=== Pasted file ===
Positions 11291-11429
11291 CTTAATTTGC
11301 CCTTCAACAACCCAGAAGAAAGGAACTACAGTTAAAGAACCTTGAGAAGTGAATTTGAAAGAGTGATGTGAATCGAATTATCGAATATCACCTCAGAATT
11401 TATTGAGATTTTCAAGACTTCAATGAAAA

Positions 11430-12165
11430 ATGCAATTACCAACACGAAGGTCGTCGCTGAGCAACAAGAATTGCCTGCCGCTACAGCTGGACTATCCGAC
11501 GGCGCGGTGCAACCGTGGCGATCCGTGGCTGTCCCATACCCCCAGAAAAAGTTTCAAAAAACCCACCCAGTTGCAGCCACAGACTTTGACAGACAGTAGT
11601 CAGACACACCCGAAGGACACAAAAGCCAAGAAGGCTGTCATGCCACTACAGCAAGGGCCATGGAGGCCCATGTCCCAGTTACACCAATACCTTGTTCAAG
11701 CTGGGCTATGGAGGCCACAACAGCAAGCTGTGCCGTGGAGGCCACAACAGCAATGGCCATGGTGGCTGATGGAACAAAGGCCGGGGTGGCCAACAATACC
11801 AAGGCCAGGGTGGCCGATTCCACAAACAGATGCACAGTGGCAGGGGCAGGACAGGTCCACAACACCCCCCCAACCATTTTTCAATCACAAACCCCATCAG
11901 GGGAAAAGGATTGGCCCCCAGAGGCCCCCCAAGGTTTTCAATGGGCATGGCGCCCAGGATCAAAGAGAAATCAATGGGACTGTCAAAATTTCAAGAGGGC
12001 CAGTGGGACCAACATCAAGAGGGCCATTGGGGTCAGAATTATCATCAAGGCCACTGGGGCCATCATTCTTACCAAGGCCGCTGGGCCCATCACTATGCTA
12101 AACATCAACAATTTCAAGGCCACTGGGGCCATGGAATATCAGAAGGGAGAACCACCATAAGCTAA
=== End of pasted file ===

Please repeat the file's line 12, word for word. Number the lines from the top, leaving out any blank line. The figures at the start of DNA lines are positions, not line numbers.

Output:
12001 CAGTGGGACCAACATCAAGAGGGCCATTGGGGTCAGAATTATCATCAAGGCCACTGGGGCCATCATTCTTACCAAGGCCGCTGGGCCCATCACTATGCTA